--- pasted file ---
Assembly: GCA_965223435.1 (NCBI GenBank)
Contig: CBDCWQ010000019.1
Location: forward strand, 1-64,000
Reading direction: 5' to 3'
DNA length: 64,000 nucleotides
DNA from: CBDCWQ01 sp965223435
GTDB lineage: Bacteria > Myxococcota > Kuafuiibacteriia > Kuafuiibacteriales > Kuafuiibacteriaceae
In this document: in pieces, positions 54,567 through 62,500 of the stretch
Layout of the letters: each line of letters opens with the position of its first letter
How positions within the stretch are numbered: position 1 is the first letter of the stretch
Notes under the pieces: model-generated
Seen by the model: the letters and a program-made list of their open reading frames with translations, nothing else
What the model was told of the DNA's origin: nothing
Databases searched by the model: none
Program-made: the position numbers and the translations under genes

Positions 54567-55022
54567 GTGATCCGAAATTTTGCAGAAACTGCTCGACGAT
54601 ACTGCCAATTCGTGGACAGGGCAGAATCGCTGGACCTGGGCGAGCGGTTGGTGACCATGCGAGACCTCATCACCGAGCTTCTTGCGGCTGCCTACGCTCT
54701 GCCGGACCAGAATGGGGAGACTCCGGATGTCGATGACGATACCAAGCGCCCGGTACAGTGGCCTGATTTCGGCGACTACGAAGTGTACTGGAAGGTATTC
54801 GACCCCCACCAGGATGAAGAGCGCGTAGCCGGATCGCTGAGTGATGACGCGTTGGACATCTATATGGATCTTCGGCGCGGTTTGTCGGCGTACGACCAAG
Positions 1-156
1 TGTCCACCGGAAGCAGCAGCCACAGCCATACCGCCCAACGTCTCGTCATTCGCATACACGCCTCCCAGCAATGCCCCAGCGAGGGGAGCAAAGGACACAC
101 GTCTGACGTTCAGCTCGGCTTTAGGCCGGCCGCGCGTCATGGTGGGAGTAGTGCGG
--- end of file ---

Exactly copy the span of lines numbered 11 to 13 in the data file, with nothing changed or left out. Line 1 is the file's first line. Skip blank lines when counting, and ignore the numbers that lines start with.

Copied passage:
Notes under the pieces: model-generated
Seen by the model: the letters and a program-made list of their open reading frames with translations, nothing else
What the model was told of the DNA's origin: nothing